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We bought 2 chicks a local garden store on 4/12/14. By the time we got home we decided to add 2 more to the flock. My wife came home with 3. A week later we decided it didn't make sense for a family of 6 to have 5 hens, so we added 1 more. So with a flock of 6 growing chicks I set out to make a coop. This was the first structure I've ever built. No plans, just a rough sketch on a piece of notebook paper (below).
I started the coop in April 2015 and finished the primary construction in June 2015. Electricity was added at the end of the summer, the run roof in March 2016 and run extension in June 2016.
Our coop is 6'x4' with an additional 96 sq ft of outdoor run and attached nesting boxes. It's sided with cedar shingles. The coop roof is asphalt shingles. The run roof was added in the fall and is made of 1/2" PVC frame wrapped with a heavy duty tarp. This was a fairly inexpensive solution to putting a roof over a relatively large run. It cost less than $20.00 to cover the 72 sq ft run.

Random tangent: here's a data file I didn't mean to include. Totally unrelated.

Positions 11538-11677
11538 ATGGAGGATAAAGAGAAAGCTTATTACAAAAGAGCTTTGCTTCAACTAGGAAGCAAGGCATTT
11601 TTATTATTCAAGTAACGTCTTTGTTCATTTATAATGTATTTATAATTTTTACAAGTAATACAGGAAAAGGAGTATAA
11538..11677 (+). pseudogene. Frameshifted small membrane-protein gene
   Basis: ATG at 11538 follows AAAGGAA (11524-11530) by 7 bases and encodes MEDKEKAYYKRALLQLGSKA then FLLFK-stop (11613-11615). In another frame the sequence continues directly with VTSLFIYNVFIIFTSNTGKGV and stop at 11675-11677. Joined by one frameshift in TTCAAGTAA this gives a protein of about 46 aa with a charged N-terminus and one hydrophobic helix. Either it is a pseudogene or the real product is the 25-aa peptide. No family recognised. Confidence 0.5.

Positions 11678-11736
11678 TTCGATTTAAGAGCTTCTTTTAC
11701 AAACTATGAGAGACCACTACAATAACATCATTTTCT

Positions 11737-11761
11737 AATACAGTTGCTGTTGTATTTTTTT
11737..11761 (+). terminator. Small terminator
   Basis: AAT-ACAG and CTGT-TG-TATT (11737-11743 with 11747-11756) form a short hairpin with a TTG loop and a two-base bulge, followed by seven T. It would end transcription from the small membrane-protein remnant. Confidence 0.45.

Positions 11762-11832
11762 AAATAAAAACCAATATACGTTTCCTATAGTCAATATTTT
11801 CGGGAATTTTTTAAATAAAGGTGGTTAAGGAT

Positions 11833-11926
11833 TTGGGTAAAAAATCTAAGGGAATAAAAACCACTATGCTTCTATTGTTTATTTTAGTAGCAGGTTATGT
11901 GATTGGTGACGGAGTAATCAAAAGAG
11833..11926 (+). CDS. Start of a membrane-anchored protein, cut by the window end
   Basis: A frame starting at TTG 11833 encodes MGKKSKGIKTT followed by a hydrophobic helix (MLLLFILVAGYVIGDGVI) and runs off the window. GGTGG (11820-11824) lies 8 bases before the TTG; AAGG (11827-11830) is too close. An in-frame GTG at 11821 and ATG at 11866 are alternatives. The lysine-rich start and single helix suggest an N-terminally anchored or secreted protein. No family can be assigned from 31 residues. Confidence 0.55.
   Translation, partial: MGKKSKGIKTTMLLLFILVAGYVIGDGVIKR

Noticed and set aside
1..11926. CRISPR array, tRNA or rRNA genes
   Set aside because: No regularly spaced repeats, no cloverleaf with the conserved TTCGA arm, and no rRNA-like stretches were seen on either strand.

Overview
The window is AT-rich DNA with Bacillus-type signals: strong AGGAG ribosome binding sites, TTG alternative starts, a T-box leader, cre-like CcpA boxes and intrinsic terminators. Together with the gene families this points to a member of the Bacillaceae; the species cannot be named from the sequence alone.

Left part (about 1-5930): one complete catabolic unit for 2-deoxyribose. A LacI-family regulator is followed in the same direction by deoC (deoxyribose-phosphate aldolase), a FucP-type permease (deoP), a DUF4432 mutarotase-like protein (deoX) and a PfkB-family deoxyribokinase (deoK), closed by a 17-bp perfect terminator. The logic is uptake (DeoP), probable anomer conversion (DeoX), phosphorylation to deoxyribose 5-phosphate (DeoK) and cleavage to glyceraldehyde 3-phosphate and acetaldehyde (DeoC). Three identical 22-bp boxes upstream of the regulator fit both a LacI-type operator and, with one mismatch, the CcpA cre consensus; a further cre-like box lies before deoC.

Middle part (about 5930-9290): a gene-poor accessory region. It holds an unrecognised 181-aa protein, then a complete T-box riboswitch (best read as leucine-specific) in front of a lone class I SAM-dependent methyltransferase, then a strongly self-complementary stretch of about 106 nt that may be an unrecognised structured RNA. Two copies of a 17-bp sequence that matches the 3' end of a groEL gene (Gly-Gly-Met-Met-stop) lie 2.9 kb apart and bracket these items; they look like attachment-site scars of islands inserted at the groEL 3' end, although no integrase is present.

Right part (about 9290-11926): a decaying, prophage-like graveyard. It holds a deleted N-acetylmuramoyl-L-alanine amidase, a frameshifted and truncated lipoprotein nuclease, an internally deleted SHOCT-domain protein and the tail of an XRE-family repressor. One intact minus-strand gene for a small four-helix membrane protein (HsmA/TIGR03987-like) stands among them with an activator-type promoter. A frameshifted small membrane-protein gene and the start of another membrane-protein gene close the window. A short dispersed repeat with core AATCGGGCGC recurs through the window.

The coop was built on uneven ground. It's anchored to a raised platform, resting on concrete deck footings. The footings are buried about 10" below grade and sit on about 3 inches of pea gravel. Using some wooden stakes, a level and twine I roped off the where I wanted the platform, cut my 4"x4" legs to height and added 2"x4" bracing. You can see the original platform is smaller than the main structure. The rear part was added as an afterthought. Through a lot of reading I discovered a 4'x4' coop wasn't sufficient for the number of hens I'd be housing, so the extra 2'x4' section was added. That section is supported by the main structure with 2"x4" angle braces.
The nesting box is a pretty basic design. It's 36" wide, 13" deep, 14" at the opening, sloping down to just under 11". There are 2 dividers making 3 individual nesting stalls. A standard window lock was added to the nesting box access door to keep it secure.